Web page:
RELIGION LIBRARY

Roman Catholicism

Origins

Founders

Jesus, of course, is the founder of Christianity, but he was not in the business of organizing an administrative bureaucracy. Christians date the birth of the Church to Pentecost, the feast celebrated ten days after Jesus' ascension into heaven, fifty days after the resurrection. Since the first Christians believed Jesus' second coming would occur any day, creating a structure was unnecessary. As time passed and the first apostles were dying before Jesus' return, they had to hand authority down to successors (apostolic succession) by praying and imposing hands over a person that the apostle and/or community recognized as a natural leader, who was likely assisted by others. It is easy to see here a borrowing from the Jewish system of elders, sometimes referred to by the Latin words saniores (older or wiser persons), presbyter, or sacerdos. In a sense, these are the founders of what became organized Roman Catholicism, but it is best to think of the first centuries of Christianity as a string of loosely-affiliated churches throughout the Roman Empire. Each was headed by a local leader who came to be called a bishop (from the Greek episkopos: supervisor, inspector, or overseer) instead of a priest or deacon, but this distinction of office took time. All of these Greek and Latin words seemed to have been used interchangeably for at least a century.

The idea that each local church would have only one bishop made sense, since the communities were fairly small, and this idea is called monepiscopacy. The bishop was many things at once: chief liturgist, preacher and teacher, administrator and judge, and symbol of the community. The bishop and his church were considered inseparable. Ignatius of Antioch, one of these local leaders who was taken from his home in Antioch to Rome and martyred there about 110-117, wrote to the Christian community in Smyrna in Asia minor: "Apart from the bishop let no one do anything pertaining to the church....[L]et the people be present wherever the bishop appears, just as the Catholic church is wherever Jesus Christ is." Bishop Cyprian of Carthage, writing in the mid 3rd century, declared that the church is in the bishop and the bishop is in the church.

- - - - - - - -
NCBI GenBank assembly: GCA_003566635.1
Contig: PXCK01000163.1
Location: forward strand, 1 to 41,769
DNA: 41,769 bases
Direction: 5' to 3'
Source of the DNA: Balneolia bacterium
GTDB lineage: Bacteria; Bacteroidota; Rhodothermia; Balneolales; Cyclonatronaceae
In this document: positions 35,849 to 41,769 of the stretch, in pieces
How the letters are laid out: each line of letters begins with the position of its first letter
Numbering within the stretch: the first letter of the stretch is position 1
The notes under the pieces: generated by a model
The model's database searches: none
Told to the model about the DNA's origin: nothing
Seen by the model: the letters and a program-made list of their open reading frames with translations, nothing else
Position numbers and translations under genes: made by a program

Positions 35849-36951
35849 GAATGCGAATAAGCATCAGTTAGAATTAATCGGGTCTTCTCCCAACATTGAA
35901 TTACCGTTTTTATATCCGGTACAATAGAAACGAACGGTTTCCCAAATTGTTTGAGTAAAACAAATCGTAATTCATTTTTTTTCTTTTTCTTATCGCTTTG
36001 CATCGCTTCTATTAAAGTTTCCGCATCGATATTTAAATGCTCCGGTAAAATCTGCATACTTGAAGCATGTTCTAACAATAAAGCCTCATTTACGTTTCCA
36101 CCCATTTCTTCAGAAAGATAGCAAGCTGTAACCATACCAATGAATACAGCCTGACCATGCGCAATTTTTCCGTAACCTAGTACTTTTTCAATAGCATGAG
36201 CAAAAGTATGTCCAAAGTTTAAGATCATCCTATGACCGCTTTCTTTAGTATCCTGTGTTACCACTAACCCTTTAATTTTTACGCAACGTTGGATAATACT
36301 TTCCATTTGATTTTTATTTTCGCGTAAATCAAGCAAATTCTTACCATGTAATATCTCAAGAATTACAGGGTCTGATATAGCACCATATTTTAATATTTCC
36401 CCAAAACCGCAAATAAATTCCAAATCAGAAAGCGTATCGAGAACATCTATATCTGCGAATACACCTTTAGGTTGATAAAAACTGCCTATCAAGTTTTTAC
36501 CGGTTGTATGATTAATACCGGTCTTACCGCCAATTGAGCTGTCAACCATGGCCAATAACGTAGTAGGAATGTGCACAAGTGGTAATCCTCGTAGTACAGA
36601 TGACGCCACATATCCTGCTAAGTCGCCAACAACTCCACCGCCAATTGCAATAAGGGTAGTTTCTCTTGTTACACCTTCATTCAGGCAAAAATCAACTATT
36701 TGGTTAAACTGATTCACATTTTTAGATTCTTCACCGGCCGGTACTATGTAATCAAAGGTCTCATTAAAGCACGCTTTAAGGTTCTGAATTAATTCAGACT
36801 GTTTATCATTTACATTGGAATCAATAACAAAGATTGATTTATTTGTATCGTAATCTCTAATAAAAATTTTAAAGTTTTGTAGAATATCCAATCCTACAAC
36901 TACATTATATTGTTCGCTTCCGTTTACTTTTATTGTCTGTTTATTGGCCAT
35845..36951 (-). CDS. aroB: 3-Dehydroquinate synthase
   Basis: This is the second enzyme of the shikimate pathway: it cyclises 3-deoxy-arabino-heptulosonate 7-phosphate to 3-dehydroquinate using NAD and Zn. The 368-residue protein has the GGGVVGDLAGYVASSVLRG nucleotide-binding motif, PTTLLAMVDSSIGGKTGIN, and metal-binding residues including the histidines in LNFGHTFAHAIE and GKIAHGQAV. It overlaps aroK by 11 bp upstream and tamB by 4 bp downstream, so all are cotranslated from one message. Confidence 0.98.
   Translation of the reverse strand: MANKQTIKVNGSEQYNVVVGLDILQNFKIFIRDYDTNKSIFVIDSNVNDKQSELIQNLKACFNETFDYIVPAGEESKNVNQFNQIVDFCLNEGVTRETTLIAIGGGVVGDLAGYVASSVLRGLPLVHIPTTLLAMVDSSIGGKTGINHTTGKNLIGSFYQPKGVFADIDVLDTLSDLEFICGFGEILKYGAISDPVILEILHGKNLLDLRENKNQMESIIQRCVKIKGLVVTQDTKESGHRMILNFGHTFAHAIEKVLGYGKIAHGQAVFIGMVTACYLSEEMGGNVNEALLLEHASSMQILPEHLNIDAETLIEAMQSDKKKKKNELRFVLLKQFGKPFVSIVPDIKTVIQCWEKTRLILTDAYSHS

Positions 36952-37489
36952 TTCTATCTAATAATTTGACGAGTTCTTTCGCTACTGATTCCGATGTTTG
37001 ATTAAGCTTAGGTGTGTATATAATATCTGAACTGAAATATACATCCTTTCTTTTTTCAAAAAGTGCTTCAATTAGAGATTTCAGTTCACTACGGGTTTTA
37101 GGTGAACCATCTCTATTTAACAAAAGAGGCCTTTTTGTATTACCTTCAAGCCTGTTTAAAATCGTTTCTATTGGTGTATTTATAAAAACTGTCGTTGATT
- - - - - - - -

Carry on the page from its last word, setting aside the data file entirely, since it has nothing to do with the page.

At times, when the Roman Empire wanted to strike at Christians, they deliberately and literally decapitated the bishop, hoping that by striking the head of the Christian community, the body would fall apart--which didn't happen and only served to increase the prestige of the bishop.

Also, the question remained: what was the authority of each one bishop relative to bishops of other churches, especially the church of Rome that could trace its lineage of bishops back to Peter? Individual bishops were in contact with each other and one of their main functions may have been as a kind of spokesperson-secretary for the community, which seems to have been the case with Clement (91-101) and Soter (166-174) in Rome, as it was for many other bishops throughout Roman provinces. Cyprian of Carthage (d. 258) contended that each bishop held a part of the episcopacy's totality, while acknowledging the bishop of Rome as the source of episcopal unity even as he challenged his jurisdiction over other bishops.

The bishop of Rome demanded, asserted, and increasingly achieved recognition not only of his unique prestige as Peter's successor (primacy) but also of his jurisdictional supremacy. Callistus I (217-222) was the first bishop of Rome to specifically invoke Peter's authority explicitly. Stephen I (254-257), who sparred with Cyprian, used the phrase cathedra Petri (Peter's seat or chair) to describe his Roman position. The Emperor Constantine's favoring of the bishop of Rome in the early 4th century only strengthened what we might now call "papal" claims. Julius I (337-352) angrily rebuked bishops gathered in Antioch who didn't recognize the need for his approval of their actions. Damasus I (366-384) wrote to bishops as "sons" instead of the customary "brothers." Siricius (384-399) intervened directly and unilaterally in episcopal matters in Gaul and Spain, treating bishops there as his inferiors and borrowing Roman imperial models for his documents.

These bishops of Rome acknowledged that local bishops had responsibility for their own church and therefore for their part of the universal (katholikos) Church, but only Peter's successor had the mandate to oversee the entire Church. In this vein, Innocent I (401-417) claimed that nothing done by the clergy anywhere could be considered settled without his approval. Leo I (440-461) adopted the Roman pagan title of pontifex maximus (chief priest; literally "great bridge builder"), took control of a Church council when he refused to accept a particular canon approved at the Council of Chalcedon, and continually invoked Peter's princely authority in his sermons. Gregory I (590-604) tried to marry his role as local civil ruler with his job as chief pastor, calling himself servant of the servants of God and taking a keen interest in evangelizing northern Europe and Britain. We may identify these bishops of Rome as the founders of the papacy, at least in a more medieval and modern sense.


Study Questions:
     1.     When was the Church formed? How?
     2.     What is monepiscopacy? What does it entail?
     3.     Why were bishops violently killed at Christianity’s inception?
     4.     Name three early Roman bishops that supported papal prerogatives and describe their work.

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